Adirondack manhunt for murderer
Edward Donato, the missing Italian farmhand who is wanted for the murder of the Morner family near Rensselaer last month, is believed to be making his way through the Adirondacks to Canada. An Italian, whose description is similar to the description of Donato, left the Utica train at Tupper Lake Dec. 28, 1911 and was seen to leave the town on foot taking the road leading over Mt. Steward which is seldom traveled in the winter. He is described by those who have seen him as having “a hunted look.”
The Utica police were notified and some officers arrived and took the trail. It is believed that the man may stop at Mineville where there are about 150 Italians employed at the Sherman foundry and that place is being closely watched.
Seer predicts bad times ahead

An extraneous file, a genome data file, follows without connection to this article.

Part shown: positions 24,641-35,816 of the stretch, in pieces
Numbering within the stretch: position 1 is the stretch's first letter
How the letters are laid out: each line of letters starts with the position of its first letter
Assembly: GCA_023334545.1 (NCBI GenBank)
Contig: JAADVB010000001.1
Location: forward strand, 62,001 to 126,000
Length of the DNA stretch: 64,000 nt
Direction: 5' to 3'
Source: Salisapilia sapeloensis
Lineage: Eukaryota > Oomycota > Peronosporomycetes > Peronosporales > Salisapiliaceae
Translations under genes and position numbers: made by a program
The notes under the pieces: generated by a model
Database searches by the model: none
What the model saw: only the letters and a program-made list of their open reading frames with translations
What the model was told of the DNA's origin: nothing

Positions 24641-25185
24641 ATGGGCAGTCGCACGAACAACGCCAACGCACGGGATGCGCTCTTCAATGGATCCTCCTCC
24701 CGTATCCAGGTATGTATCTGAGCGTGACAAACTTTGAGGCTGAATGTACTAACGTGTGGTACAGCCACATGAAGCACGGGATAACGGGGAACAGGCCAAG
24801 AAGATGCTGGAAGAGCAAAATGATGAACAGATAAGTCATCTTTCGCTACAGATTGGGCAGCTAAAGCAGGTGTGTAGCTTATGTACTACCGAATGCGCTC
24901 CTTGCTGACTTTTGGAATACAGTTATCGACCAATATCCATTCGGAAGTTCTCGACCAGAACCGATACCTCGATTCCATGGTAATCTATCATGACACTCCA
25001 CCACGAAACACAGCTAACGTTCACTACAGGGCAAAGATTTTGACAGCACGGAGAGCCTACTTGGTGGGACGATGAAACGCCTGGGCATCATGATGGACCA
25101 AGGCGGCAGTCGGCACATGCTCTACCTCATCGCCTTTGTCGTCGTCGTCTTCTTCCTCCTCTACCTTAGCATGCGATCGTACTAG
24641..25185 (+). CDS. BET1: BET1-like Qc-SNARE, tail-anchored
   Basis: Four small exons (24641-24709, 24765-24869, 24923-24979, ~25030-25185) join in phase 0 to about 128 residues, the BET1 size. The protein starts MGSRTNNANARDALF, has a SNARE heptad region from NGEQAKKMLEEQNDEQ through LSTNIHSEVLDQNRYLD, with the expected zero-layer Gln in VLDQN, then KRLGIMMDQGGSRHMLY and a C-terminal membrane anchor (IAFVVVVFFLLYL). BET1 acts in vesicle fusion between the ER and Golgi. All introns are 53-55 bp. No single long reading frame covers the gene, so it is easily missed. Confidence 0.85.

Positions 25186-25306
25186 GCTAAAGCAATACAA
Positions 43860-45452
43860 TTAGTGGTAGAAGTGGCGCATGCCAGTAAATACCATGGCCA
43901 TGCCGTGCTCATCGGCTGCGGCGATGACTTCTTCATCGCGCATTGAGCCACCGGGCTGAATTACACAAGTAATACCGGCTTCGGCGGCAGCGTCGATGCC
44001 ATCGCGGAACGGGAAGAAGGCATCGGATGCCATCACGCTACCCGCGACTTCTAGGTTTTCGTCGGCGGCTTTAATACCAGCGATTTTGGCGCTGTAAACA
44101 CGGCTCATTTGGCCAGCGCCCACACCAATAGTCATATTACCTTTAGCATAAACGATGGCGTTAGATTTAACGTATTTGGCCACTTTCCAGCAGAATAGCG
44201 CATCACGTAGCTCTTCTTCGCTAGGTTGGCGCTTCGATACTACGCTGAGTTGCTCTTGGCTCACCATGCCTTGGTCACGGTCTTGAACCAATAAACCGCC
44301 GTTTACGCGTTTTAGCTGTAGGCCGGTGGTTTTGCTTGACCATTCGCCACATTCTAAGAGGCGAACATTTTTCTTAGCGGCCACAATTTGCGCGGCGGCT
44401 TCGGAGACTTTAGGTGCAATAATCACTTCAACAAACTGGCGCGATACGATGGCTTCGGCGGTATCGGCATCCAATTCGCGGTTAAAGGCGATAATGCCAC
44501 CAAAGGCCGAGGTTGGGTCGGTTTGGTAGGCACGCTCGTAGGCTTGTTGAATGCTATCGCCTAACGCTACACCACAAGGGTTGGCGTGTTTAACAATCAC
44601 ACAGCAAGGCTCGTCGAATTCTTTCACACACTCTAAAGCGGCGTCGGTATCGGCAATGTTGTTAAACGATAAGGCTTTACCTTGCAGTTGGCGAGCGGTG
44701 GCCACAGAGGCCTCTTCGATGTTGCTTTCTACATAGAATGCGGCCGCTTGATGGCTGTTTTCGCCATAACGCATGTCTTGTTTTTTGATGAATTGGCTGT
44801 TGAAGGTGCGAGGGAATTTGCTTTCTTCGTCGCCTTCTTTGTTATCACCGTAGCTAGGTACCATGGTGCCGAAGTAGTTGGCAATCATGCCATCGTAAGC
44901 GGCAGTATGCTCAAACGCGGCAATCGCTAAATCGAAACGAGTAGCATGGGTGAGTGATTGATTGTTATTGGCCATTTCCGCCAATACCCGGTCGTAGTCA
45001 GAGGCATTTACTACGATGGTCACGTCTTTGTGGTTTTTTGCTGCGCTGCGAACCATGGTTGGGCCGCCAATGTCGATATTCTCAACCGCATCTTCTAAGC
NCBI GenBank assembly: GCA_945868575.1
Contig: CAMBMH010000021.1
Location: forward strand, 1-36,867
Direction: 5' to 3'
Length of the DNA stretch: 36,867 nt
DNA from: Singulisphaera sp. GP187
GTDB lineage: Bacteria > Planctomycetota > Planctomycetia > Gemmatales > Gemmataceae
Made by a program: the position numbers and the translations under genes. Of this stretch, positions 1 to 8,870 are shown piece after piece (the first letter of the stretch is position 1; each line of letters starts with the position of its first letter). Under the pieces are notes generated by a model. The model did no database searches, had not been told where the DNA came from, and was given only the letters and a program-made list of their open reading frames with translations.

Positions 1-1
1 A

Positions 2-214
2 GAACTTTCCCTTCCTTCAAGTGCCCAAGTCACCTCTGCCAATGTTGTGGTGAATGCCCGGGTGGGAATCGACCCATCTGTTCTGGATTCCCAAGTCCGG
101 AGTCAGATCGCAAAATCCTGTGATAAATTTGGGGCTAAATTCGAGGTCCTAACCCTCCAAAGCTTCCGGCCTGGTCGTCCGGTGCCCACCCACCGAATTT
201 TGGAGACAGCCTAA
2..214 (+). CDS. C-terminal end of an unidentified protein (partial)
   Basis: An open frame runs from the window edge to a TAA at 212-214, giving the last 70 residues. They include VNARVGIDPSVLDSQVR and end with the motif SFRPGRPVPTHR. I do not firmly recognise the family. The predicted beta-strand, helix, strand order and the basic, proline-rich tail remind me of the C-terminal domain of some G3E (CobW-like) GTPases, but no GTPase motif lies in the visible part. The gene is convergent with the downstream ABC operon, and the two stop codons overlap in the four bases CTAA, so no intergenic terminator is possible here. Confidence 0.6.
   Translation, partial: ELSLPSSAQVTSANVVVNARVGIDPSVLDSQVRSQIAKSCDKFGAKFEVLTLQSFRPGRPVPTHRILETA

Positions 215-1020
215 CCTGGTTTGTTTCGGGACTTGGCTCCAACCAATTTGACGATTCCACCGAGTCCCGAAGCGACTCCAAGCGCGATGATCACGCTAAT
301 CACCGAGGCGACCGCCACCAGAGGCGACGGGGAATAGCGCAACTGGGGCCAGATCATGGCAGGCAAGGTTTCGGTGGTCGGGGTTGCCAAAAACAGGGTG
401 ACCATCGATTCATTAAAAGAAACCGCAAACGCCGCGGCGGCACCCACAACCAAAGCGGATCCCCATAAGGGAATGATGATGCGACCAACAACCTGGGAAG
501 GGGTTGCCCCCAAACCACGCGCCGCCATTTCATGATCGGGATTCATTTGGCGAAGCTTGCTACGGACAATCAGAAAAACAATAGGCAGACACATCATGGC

The coming of a new year brings changes of more or less importance with the social, political and financial world.
According to a Paris fortune teller, we are in for a tough time during 1912. This “pythoness” declares that “a hard winter is ahead, a sullen spring -time, a heavy summer and a bitter fall.” Also “nations will be upheaved, a great European war is to be fought, the high cost of living is to go higher, Paris will probably topple in ruins, babies will not have enough milk and Kaiser Wilhelm of Germany will lose his crown. We’re not going to worry about it! (Note…Looking back at history, this female soothsayer was not far wrong. In 1912 the world was on the verge of disaster, just as we are today. World War I, “the great war,” started when on June 28, 1914 Archduke Francis Ferdinand, the heir to the Austro-Hungarian throne, was gunned down and killed. It was an ugly war with the use of poison gas which continued on until 1918 when Kaiser Wilheim II, who had ruled Germany since 1888, did indeed lose his crown when he suffered enforced abdication. History seems to just repeat itself — same story, just different names and places. Warrensburgh News Editor John Tubbs was right when he wrote that it did no good to worry about it.)
Readers are welcome to contact Adirondack Journal correspondent Jean Hadden at firstname.lastname@example.org or 623-2210.